The question is:

Determine the smallest multiple of 9 which divided by each of the numbers 2, 5 and 11 leaves a remainder 1.

The answer is 441.

What I did when I tried solving this was to set up 3 different equations:

  • 9n = 1 mod 2
  • 9n = 1 mod 5
  • 9n = 1 mod 11

And solved for each n. I got values of 27, 54 and 108 respectively. I didn't really know where to go from here to get the answer of 441. I think I may be on the wrong path, I'm not really sure. If someone can enlighten me as to why the answer is 441, it will be greatly appreciated.



Since $2$, $5$, and $11$ are relatively prime, your systems is the same as the single equation $$9n\equiv1\mod 110$$ by the Chinese Remainder Theorem. So one approach is to start looking at the multiples of $110$ and add $1$. Real soon you hit $441$, which is the first divisible by $9$.

(Which of course, means $n$ is $441/9$, or $49$.)

You wouldn't even have to guess and check at all, if you compute that $$110\equiv2\mod9$$ then you can see that $$4\cdot110\equiv-1\mod9$$ so $4\cdot110+1$ is your multiple of $9$.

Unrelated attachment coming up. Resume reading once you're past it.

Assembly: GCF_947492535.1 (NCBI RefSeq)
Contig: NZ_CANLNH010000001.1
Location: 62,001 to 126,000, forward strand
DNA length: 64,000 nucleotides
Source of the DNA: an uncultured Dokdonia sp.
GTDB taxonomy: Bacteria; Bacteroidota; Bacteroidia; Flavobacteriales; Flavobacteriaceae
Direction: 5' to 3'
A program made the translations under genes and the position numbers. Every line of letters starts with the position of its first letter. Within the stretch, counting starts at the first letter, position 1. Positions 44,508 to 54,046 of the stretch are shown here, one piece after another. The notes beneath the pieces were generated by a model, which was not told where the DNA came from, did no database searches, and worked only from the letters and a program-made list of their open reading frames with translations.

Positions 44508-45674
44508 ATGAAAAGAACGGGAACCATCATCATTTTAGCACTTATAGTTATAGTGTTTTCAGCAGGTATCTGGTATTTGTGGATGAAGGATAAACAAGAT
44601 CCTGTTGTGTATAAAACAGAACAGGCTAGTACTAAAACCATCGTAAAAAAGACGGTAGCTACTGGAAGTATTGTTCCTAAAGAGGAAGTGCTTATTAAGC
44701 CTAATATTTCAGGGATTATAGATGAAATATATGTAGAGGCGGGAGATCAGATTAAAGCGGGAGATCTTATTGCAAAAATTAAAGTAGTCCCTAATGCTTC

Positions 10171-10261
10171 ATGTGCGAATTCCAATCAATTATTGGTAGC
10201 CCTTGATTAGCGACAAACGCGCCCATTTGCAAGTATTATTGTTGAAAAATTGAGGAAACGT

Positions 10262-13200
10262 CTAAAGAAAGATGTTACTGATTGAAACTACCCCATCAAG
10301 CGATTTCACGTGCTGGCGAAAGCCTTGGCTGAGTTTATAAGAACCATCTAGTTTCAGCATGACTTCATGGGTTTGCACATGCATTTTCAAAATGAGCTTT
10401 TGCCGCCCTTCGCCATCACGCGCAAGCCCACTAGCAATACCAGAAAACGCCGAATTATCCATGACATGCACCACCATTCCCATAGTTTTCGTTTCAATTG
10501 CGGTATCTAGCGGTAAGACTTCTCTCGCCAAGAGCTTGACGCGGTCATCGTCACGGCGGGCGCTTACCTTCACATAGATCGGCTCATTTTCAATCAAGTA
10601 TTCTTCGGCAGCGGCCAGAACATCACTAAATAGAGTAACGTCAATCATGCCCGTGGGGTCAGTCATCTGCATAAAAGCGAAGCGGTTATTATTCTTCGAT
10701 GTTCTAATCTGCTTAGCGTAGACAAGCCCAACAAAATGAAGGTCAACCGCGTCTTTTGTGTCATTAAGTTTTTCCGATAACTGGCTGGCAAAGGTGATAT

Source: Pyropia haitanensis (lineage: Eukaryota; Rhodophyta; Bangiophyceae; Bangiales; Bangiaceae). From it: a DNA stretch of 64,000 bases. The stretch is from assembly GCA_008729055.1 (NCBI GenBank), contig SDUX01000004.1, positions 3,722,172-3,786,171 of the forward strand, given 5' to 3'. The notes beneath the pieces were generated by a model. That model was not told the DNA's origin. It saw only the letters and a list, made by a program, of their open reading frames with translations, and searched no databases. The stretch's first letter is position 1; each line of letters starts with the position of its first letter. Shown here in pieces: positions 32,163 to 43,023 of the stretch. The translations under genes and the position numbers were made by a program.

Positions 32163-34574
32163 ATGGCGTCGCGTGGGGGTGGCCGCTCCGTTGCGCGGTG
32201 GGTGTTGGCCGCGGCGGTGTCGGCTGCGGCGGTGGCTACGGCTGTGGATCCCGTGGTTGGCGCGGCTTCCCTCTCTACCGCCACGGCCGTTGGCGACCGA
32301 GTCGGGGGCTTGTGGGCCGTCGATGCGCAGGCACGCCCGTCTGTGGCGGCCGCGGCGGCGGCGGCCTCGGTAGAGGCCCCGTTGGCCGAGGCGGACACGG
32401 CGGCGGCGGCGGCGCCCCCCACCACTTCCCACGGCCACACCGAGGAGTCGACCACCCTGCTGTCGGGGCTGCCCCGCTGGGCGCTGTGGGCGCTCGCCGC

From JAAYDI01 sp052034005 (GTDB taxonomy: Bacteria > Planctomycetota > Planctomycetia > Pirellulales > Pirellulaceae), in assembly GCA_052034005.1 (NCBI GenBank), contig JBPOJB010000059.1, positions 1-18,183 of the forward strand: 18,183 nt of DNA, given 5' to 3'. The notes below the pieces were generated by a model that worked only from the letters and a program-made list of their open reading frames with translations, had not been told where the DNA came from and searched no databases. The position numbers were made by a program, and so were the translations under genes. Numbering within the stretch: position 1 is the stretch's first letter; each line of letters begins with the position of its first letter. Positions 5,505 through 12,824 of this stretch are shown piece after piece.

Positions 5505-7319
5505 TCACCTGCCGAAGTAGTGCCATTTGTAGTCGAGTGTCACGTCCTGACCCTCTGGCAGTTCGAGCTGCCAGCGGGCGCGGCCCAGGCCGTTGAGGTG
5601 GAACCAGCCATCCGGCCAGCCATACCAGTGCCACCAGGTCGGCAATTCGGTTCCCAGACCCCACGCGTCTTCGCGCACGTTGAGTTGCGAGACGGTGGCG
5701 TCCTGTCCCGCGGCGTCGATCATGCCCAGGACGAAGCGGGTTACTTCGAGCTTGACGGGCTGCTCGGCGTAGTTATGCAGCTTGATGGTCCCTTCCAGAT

• $\begingroup$ Ah, I see, thanks. Suppose you decided to take a different approach, such as just solving it. How would you solve for n? $\endgroup$ – Josh M Feb 6 '14 at 2:43
  • $\begingroup$ Ah, thanks a lot :) $\endgroup$ – Josh M Feb 6 '14 at 2:47
  • $\begingroup$ You could solve for $n$ in each of your original three congruences first. But then what would you do? The standard approach would be to use the CRT to merge the three solutions together into a solution mod $441$. Why would we do that when we already had $A\equiv B$ modulo three relatively prime moduli? So we can just skip to the same equation modulo the product. $\endgroup$ – alex.jordan Feb 6 '14 at 2:48
  • $\begingroup$ Or $9n = 1 + 110m \iff 1 + 110m \equiv 0 \pmod 9 \iff 1 + 2m \equiv 0 \pmod 9 \iff 2m \equiv 8 \pmod 9 \iff m = 4$. So $9n = 1 + 110(4) = 441$. $\endgroup$ – steven gregory Jun 28 '16 at 16:21

$5,11\mid 9n\!-\!1\, \Rightarrow\, 55\mid 9n\!-\!1,\ \ $ therefore $\ \ n\equiv \color{#c00}1/9\equiv \color{#c00}{-54}/9\equiv -6\pmod{55}$

${\rm mod}\,\ 2\!:\ 1\equiv 9n\equiv n,\, $ therefore $\ n\,$ is odd $\ \color{#0a0}\Rightarrow\ n \equiv -6 + 55\equiv 49\pmod{2\cdot 55}$

Remark $\ $ We used: $\,\ n\equiv a\pmod m\Leftarrow\!\color{#0a0}\Rightarrow n\equiv a\,$ or $\,n\equiv a+m\pmod {2\cdot m}$


Your Answer

By clicking “Post Your Answer”, you agree to our terms of service, privacy policy and cookie policy

Not the answer you're looking for? Browse other questions tagged or ask your own question.